Government Policies (Impact)

Oral Answers to Questions — National Finance – in the House of Commons at 12:00 am on 18th April 1991.

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Photo of Mr Robert Maclennan Mr Robert Maclennan , Caithness and Sutherland 12:00 am, 18th April 1991

To ask the Chancellor of the Exchequer what indices he relies upon to measure the impact of his policies upon the economy of the nations and regions of the United Kingdom.

Photo of Mr David Mellor Mr David Mellor , Putney

The Government use a wide range of indicators.

Photo of Mr Robert Maclennan Mr Robert Maclennan , Caithness and Sutherland

I recognise that the paucity of the information on regional matters, including regional unemployment—so startlingly increased today—shows that the Government are having difficulty managing fiscal aspects of the economy in the regions. Would not decentralisation of government to the nations and regions of the United Kingdom increase and improve economic performance?

Photo of Mr David Mellor Mr David Mellor , Putney

That does not follow. On unemployment, it is interesting how well the Scottish economy has been holding up compared with what has been happening further south.

Photo of Mr Ron Leighton Mr Ron Leighton , Newham North East

Is unemployment one of the indices? The Prime Minister said that he wants a classless society, which I understand to be an opportunity society. Has the Chief Secretary seen the news, out today, that the Government have destroyed all opportunities for 100,000 people, that there are now over 2 million people with no opportunities at all and that that figure is rising rapidly to 3 million? What is he going to do to apologise to those 2 million or 3 million people for whom the Government have destroyed all hope of opportunity?

Photo of Mr David Mellor Mr David Mellor , Putney

The other statistics that the hon. Gentleman will not have failed to see are that 26·5 million people are in employment and that the number of jobs in Britain has increased by over 3 million in the past eight years. The rise in unemployment is regretted, but there is no reason why, as the upturn recommences, employment should not grow. It is not just the Government who might have something to do about that. What about the hon. Gentleman's friends in the trade unions and their attitude towards wage bargaining? Some of the wage increases that are being sought at a time of difficulty for many companies can result only in higher unemployment.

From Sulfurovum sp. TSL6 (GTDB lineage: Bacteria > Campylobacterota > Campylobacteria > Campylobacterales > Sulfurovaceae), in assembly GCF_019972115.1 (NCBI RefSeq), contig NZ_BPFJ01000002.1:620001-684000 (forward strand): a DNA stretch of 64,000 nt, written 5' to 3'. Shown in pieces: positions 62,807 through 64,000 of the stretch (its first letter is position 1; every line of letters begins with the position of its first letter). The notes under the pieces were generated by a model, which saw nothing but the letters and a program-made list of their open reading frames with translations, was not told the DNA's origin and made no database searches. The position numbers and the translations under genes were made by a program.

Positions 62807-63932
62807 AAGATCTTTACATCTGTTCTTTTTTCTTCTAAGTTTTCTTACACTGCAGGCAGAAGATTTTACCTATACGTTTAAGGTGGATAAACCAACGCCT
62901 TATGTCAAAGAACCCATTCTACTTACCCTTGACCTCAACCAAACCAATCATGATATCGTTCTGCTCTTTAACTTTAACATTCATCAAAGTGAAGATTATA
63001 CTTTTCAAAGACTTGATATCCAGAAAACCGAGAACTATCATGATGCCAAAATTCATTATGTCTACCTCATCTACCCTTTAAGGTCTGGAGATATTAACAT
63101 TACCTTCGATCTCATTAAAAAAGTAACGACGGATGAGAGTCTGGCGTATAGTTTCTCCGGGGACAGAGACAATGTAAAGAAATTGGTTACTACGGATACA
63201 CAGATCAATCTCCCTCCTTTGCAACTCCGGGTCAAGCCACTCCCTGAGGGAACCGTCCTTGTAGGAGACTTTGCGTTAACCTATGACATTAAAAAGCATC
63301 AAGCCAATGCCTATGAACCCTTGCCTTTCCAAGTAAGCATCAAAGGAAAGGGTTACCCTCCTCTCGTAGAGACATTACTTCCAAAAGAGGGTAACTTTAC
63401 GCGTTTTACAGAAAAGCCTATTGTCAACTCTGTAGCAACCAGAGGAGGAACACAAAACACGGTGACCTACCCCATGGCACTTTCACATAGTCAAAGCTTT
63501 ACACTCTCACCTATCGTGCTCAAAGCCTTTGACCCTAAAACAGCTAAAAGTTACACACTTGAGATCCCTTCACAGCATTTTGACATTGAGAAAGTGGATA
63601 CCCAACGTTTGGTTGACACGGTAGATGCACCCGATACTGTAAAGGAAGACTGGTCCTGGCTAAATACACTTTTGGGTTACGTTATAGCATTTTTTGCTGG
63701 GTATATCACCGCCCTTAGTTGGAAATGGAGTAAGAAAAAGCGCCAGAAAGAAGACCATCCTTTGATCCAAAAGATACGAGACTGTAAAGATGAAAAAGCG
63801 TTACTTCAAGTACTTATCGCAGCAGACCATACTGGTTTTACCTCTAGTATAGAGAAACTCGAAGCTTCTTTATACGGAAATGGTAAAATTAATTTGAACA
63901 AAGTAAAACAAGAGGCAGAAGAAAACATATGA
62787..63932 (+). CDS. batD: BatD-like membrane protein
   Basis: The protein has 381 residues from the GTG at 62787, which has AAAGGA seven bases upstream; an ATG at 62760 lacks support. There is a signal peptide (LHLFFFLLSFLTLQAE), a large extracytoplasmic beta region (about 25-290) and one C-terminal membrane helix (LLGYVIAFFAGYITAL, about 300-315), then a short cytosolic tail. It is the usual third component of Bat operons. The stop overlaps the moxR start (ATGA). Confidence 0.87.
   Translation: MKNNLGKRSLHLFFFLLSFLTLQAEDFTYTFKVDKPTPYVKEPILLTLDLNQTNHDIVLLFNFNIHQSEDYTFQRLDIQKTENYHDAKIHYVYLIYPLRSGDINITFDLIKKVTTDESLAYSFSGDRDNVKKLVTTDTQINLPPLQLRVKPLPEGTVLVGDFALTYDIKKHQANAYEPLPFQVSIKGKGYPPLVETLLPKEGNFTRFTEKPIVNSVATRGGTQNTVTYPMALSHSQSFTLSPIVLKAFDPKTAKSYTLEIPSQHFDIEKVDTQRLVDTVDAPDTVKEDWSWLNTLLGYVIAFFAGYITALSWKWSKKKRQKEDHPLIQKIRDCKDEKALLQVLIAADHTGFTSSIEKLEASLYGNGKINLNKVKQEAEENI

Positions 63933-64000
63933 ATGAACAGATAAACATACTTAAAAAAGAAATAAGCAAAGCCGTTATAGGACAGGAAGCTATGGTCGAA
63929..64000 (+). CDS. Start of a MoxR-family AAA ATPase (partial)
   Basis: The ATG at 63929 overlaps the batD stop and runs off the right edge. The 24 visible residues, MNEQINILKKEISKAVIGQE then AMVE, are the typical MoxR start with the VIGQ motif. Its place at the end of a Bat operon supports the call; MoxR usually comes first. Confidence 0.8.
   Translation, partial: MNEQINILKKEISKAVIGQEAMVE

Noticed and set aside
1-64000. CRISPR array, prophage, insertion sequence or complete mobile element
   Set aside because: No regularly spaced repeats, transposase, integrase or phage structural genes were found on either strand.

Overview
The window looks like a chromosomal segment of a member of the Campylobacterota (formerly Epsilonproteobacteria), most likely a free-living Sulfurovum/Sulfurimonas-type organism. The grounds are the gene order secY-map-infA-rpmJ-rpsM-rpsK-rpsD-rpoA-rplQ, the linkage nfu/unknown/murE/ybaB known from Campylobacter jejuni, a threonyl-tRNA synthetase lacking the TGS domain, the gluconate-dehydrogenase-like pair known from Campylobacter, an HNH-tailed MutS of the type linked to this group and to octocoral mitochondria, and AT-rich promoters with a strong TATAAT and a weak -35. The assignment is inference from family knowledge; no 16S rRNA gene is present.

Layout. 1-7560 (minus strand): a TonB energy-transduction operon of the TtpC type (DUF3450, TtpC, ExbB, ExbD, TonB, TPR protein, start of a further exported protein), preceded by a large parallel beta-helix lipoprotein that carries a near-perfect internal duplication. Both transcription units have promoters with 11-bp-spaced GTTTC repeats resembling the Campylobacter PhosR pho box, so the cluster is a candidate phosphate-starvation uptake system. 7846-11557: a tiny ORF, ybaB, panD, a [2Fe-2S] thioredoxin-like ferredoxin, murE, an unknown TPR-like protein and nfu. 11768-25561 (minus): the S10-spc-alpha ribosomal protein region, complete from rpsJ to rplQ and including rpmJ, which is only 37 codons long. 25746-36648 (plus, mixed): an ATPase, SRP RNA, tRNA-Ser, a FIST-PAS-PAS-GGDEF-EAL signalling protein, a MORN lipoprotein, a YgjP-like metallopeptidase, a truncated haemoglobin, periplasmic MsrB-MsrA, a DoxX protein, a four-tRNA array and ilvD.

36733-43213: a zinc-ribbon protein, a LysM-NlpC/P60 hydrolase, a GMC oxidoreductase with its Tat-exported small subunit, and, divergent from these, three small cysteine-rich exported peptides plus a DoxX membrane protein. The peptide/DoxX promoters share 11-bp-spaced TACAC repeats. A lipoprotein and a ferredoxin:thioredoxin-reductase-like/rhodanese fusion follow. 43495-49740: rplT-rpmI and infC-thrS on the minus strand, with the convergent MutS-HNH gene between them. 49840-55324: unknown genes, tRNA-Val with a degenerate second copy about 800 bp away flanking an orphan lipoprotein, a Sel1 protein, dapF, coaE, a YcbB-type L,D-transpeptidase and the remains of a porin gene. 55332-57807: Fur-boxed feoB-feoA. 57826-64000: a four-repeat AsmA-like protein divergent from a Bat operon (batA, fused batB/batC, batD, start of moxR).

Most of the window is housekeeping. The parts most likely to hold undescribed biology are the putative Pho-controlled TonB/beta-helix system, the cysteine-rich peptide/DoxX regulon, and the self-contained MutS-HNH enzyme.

Photo of Mr John Ward Mr John Ward , Poole

Will my right hon. and learned Friend contrast the effect of a Government taking positive action to get the economy right with the actions of their predecessor, when Labour Members were responsible for near bankruptcy?

Photo of Mr David Mellor Mr David Mellor , Putney

That is absolutely right. All the key indicators in the 1980s showed a great recovery from the problems of the 1970s. Unfortunately, the Labour party has not learnt its lesson. Only yesterday it reiterated its proposal for a national minimum wage. Even if that led to only half the differentials being eroded, it could lead to 750,000 more people unemployed. Since Mr. Bill Jordan said that the differentials of his members will not be eroded at all, that could add 1 million to the dole queue. The Labour party has nothing much to teach us about managing the economy.

Photo of John Butterfill John Butterfill , Bournemouth West

One of the indices that certain expert economists seemed keen on a little while ago was the pound's parity within the exchange rate mechanism. They said that we had entered at much too high a level and that this would cause terrible damage and prevent us from cutting interest rates. Should not those people be eating their words now?

Photo of Mr David Mellor Mr David Mellor , Putney

There is no doubt that we have been able to live within our place in the ERM. In our six months of membership, interest rates have fallen from 15 to 12 per cent., which is less than the average level of interest rates since 1979.